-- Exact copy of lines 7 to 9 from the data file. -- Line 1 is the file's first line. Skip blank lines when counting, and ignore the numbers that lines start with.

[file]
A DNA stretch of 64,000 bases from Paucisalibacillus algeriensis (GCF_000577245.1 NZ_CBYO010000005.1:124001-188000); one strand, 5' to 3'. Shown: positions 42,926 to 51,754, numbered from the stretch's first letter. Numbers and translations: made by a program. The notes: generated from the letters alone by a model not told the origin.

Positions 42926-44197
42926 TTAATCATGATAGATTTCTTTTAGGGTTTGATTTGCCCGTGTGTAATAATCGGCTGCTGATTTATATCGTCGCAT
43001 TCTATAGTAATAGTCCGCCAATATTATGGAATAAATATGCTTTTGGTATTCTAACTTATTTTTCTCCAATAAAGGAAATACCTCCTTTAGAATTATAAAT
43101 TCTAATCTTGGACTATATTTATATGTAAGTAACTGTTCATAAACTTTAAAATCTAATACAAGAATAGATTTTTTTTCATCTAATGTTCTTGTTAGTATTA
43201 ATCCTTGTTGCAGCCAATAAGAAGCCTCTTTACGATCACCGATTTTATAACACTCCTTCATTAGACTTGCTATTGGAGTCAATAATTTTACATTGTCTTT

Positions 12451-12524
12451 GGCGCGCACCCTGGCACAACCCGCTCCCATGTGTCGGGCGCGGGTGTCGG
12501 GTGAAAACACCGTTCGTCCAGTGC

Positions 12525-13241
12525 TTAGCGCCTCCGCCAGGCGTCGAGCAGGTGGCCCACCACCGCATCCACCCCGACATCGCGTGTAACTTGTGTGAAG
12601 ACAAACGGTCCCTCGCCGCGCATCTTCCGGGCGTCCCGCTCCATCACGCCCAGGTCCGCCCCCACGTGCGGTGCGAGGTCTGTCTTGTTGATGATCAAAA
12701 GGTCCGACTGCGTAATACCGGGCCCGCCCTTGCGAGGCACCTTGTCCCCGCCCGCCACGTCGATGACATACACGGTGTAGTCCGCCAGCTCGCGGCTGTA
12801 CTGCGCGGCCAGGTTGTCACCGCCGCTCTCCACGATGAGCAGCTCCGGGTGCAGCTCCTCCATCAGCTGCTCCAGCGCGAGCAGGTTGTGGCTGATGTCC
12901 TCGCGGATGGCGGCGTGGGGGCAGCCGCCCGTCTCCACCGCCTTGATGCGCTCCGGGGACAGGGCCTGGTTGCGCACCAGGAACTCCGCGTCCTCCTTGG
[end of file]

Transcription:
Positions 12451-12524
12451 GGCGCGCACCCTGGCACAACCCGCTCCCATGTGTCGGGCGCGGGTGTCGG
12501 GTGAAAACACCGTTCGTCCAGTGC